“If you are wondering why we are just now seeing the advice to include ‘added sugars’ and upper limits for sugar on the Nutrition Facts panel,” writes Scott, “it’s thanks in part to the fact that the last time the [advisory committee] met, a food-industry-funded U nutritionist, Joanne Slavin, led the committee in charge of surveying the science on sugar. In keeping with the industry-preferred position, she views sugar as a ‘discretionary calorie’ but no more harmful than any other calorie. The notion of sugar causing diabetes seemed to be off her committee’s radar entirely.”

You can read Scott’s commentary on the Star Tribune’s website.

Comments (8)

  1. Submitted by Ron Gotzman on 04/27/2015 - 12:37 pm.

    Settled Science?

    So in five years we will have another article saying that sugar is not the sole cause for all that ails mankind?

  2. Submitted by Lora Jones on 04/27/2015 - 03:00 pm.

    Settled science

    after 5 years did we see an article saying tobacco is not the sole cause for all that ails mankind?

  3. Submitted by Rachel Kahler on 04/27/2015 - 03:32 pm.

    Big Food

    Seriously, can we try to be a bit journalistic about this? It’s one thing to quote someone (who is, by the way, a journalist, not a doctor or scientist), but to include the term “Big Food” without quotation marks as though it’s not a politically charged, slang term is ridiculous. Also, yes, sugar is A driver of diabetes, but lots of other factors play in, all of which are ignored here in the name of blaming someone else. The American Diabetes Foundation lists SIX modifiable risk factors, only 1 of which is blood glucose level (which arguably may be an effect as much as a cause of diabetes). See their website:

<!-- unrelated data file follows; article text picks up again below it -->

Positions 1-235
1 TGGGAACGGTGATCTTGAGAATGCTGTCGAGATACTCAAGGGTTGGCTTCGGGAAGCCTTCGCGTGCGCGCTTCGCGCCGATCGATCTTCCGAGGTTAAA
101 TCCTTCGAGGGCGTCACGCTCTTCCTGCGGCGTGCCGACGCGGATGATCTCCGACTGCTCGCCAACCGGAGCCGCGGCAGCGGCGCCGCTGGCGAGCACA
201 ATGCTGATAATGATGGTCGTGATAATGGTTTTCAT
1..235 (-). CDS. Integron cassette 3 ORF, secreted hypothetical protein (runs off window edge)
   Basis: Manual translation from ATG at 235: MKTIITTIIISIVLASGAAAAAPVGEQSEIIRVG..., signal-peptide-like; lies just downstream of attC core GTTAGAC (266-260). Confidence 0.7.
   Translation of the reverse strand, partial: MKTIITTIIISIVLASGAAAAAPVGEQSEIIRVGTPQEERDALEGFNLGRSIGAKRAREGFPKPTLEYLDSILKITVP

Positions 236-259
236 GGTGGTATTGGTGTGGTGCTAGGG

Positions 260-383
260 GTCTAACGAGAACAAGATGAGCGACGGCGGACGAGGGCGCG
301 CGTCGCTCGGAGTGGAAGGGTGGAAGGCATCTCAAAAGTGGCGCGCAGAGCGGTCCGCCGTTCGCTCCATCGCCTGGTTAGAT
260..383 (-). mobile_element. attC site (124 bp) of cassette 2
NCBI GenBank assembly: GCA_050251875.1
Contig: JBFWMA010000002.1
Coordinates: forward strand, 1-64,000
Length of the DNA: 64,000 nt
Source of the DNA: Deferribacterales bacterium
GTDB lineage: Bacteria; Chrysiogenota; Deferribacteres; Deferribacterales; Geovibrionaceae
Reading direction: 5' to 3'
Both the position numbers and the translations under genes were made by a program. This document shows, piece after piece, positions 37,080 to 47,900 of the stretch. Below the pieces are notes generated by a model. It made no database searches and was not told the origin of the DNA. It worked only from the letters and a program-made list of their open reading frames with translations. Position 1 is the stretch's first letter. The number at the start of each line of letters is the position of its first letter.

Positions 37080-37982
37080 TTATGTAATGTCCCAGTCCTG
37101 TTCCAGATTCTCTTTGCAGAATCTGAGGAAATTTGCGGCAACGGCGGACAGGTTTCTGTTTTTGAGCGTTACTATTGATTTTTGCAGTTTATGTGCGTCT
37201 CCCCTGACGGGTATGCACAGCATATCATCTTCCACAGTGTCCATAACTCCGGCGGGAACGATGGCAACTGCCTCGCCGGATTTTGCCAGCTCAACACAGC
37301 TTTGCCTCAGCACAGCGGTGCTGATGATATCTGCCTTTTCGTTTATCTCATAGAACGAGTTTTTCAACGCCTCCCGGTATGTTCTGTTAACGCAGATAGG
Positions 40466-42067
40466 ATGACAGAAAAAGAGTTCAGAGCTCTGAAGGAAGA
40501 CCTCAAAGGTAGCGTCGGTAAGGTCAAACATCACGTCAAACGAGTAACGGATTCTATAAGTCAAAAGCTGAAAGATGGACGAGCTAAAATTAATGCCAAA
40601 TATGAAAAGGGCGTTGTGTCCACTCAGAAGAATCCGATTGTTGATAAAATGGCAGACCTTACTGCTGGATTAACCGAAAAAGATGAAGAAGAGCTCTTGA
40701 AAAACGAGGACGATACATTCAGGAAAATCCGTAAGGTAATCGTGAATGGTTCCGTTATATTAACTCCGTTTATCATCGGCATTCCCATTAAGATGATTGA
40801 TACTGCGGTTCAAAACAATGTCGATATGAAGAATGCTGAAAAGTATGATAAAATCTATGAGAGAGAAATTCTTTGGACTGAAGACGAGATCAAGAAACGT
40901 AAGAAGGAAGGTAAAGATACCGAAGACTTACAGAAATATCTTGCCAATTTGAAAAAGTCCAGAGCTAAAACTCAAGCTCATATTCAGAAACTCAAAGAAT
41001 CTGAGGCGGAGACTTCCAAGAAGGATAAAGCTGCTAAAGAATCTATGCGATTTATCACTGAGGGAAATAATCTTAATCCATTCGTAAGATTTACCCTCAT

Seriously, when will “journalists” recognize that a lot of the finger pointing is a way to sell books and articles, not a way to actually help the public make better choices.

    Yes, I work for “Big Food,” but I spent nearly 10 years getting an education in health related scientific areas. In the end, we all make choices, and we need to be better about making better choices. “Big Food” and “Fast Food” didn’t make the world fat. For the most part, choosing to eat too much and move to little did. While there may be confounding factors (genetics, gut microflora, etc.), the answer is to choose better and move more.

    • Submitted by Eric Snyder on 04/28/2015 - 12:03 pm.

      Good journalism trumps corporate pr

      Ms. Kahler is surely correct that wiser health choices overall are needed by most people. One of those health choices however could very well be ditching most processed foods, like that made, for instance, by General Mills.